For the first time in my life this weekend, I watched the movie Good Will Hunting. Remember the scene where Robin Williams’ good will huntingcharacter finally gets sick of Matt Damon’s character screwing around and kicks him out of his office? Welcome to my counseling nightmare. Somewhere inside me, I am convinced that one day I’m going to tell a counselor something so bizarre and frustrating that he or she will throw up their hands and say, “Whoa, dude. That is jacked up. I’m not sure I want to work with you anymore. Take a walk, and come back when you’re serious.”

Upon further inspection, however, I’ve realized my fear of getting “kicked out” goes beyond the counselor’s office. One day, I’m probably going to do something someone can never forgive me for. Or I’m going to mess up a relationship so bad a person will never want to speak to me again. Or I’ll alienate a family member to the point I never see them anymore. In my mind, these are not possibilities; they are inevitabilities. The only questions that remain are how am I going to do it and when is it going to happen.

As can be imagined, this has affected my personality just a teeny bit. I can be ridiculously non-assertive. I’ve hung onto relationships way longer than I should have simply because I didn’t want the other person to leave. I’m very shy, mainly because I’m pretty sure I’m going to say something stupid and embarrass myself. I don’t want to bother anyone, which, ironically, has probably actually caused me to have fewer close relationships in my life.

Where it really shows, though, is in my relationship with God.

It’s hard to live with a God you’re half-expecting to just throw up His hands and leave you one day. That’s how I’ve viewed him for a lot of years, though. Surely I was going to trip and fall enough times that I would wear out His patience. I’ve seen a lot of people use grace as a license to do pretty much whatever they wanted, so I guess over time the word sort of lost its meaning for me. Why would I need to “fear God” if He didn’t have a hammer He was ready to bring down on me? To repeat a phrase I’ve used about a million times before, “I know God loves me; I just don’t think He likes me very much.”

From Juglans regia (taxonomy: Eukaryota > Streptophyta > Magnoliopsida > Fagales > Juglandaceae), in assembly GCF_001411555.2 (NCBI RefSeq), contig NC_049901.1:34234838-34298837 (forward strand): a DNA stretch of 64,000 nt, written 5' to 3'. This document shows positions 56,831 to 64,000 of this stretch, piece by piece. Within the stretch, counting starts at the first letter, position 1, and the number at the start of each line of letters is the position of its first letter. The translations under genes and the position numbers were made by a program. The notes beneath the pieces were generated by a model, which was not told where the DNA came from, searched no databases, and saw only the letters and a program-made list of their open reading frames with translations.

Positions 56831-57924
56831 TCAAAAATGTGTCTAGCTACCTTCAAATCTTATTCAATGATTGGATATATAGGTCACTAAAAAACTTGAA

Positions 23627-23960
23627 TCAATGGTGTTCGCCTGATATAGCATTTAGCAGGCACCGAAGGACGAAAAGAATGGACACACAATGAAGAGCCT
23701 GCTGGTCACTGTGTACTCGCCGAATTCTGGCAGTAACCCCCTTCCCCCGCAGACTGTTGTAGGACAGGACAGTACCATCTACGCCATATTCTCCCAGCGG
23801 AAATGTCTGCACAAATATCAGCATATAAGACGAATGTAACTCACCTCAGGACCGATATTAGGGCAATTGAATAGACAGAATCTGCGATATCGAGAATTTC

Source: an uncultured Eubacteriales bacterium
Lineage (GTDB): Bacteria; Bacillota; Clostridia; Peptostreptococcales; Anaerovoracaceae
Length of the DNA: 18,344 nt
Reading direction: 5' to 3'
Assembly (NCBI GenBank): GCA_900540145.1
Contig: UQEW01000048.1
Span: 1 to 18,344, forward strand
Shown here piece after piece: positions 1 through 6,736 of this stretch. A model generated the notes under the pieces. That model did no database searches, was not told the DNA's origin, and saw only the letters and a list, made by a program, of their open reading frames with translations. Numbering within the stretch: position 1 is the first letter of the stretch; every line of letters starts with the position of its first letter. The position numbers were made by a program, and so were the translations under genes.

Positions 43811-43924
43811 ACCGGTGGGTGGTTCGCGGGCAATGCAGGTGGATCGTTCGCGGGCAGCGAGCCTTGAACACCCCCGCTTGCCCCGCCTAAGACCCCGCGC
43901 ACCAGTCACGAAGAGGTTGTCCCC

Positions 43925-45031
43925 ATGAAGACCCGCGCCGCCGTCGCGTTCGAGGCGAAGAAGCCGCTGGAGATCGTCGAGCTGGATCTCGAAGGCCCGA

It was a revelation to me last year when, on a day I was incredibly late to a counseling appointment, the counselor I was meeting with didn’t get mad at me. It was a revelation to me this week when my wife chose to forgive me for a massive sin I had committed against her. It was a revelation this weekend when a good friend of mine dropped what he was doing to take a phone call from me. And it’s a revelation to me every day that God has allowed me to live 40 years on this earth without striking me down with a bolt of lightning.

Living without the fear of rejection must be a wonderful thing. Unfortunately, I know about as much about that as I do about being a brother to a sister. Maybe that’s why I have sisters-in-law … sister-in-laws … whatever.


andIs there any more demanding word in the English language than and?

Take this weekend, for example. My mother- and father-in-law graciously offered to watch my wife and I’s brood of five children (which includes our 1-year-old daughter) from Friday night until Sunday morning. We’ve had a recent stretch of dry weather where I live, so my usual Saturday ritual of mowing the yard didn’t need to be performed. That meant we essentially had no schedule or obligations except those we set for ourselves.

Knowing this, my mind nearly exploded with possibilities. I wanted to go out with my wife and put a new string on my guitar and get outside and ride my bicycle and maybe see a movie and sleep in Saturday morning and shop for a couple of things and write a new blog post and catch up on my emails and

Well, obviously, I didn’t get all that done, mainly because no human being can possibly cram that many activities into an approximately 36-hour period. Time is not my enemy, however, when it comes to achieving most goals. My problem is I don’t know what to focus on, so I haphazardly bounce from one objective to another. I want to be a good husband and a good father and a writer and a performing musician and hang out with the guys and be in good shape and